Archive for the ‘Christian’ Category

Review of The Face of Water, by Sarah Ruden

Saturday, February 3rd, 2018

The Face of Water

A Translator on Beauty and Meaning in the Bible

Sarah Ruden

Pantheon Books, 2017. 229 pages.
Starred Review

The Face of Water looks at the Bible as ancient literature – beautiful ancient literature. The author has translated other works of Hebrew and Greek. Now she comes at the Bible text, not as a theologian, but as a translator and as someone who has worked with these ancient languages in other contexts.

What the author is trying to do here is fairly simple:

I would read in the original languages some of the best-known passages of the Bible and describe what I saw and heard there.

So here I am now, trying to make the book less a thing of paper and glue and ink and petrochemicals, and more a living thing.

The Introduction talks about how beautiful the Bible is as literature in its original languages.

The Bible’s beauty helps explain the astonishing amount of influence this set of texts gained in itself, in defiance of hard and even disastrous circumstances. It had to be something people were genuinely attached to – not distasteful or stern or dull writing they resignedly learned and obeyed; and not decrees they regarded as trivially or oppressively superstitious but went along with for pragmatic reasons. It had to be their book; it had to win their assent by every means available.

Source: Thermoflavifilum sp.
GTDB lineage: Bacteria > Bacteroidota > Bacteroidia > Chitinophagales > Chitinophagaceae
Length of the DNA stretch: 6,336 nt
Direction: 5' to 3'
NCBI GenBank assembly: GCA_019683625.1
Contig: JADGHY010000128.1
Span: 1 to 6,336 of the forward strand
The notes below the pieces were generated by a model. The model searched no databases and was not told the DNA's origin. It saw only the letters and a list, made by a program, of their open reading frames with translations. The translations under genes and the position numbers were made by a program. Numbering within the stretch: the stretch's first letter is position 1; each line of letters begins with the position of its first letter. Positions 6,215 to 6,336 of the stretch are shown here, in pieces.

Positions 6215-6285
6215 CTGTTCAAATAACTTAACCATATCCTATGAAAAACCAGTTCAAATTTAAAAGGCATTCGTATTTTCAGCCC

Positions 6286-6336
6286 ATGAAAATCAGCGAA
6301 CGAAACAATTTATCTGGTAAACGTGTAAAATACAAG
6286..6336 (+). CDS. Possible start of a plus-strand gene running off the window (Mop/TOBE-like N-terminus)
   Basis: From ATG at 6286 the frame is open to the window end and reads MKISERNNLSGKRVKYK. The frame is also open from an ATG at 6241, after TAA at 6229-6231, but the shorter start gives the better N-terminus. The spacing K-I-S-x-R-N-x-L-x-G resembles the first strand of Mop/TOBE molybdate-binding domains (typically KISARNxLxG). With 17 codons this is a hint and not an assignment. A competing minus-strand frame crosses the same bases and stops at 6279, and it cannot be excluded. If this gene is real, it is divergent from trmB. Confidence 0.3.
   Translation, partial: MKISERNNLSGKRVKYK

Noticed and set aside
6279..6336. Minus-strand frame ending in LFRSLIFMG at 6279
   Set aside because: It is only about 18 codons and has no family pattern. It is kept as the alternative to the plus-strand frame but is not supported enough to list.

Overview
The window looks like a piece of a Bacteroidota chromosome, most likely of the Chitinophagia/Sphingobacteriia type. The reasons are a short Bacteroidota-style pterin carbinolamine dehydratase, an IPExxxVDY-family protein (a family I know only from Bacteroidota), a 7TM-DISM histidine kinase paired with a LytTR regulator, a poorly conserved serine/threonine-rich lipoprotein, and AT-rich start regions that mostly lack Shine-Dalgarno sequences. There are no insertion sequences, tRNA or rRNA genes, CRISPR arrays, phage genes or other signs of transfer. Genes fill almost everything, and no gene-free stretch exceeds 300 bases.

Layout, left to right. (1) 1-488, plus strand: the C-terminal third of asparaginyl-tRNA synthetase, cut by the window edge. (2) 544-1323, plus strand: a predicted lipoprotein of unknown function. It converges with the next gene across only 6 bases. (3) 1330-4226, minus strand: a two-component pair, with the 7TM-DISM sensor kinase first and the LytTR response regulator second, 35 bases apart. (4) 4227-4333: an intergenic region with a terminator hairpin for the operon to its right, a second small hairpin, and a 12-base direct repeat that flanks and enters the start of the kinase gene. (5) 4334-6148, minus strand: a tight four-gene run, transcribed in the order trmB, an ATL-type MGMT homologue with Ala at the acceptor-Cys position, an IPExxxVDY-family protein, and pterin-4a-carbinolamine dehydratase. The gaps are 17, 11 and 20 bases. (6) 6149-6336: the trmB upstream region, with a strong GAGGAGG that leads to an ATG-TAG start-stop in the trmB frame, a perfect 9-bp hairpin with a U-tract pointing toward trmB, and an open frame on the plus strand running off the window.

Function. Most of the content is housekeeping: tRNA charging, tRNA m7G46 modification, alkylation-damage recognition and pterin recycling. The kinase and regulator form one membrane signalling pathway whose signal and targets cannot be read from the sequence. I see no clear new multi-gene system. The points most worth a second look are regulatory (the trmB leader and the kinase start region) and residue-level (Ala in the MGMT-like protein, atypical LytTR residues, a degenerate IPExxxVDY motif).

Then she gives history of how the Bible came together. She concedes the need for translators, but then says this:

Still, to me as a reader of ancient literature, most of what I see in English Bibles is loss: the loss of sound, the loss of literary imagery, the loss of emotion, and – inevitably, because these texts were performances deeply integrated into the lives of the authors and early readers and listeners – the loss of thought and experience. A deep irony is that reverence – fear of God, deference to the religious community, reluctance to impose personal judgment on a sacred text – has the effect, over time, of flattening out the inspiring expressiveness of the original; not only the physical beauty but the actual meanings, as – I have to insist – the two aren’t separate.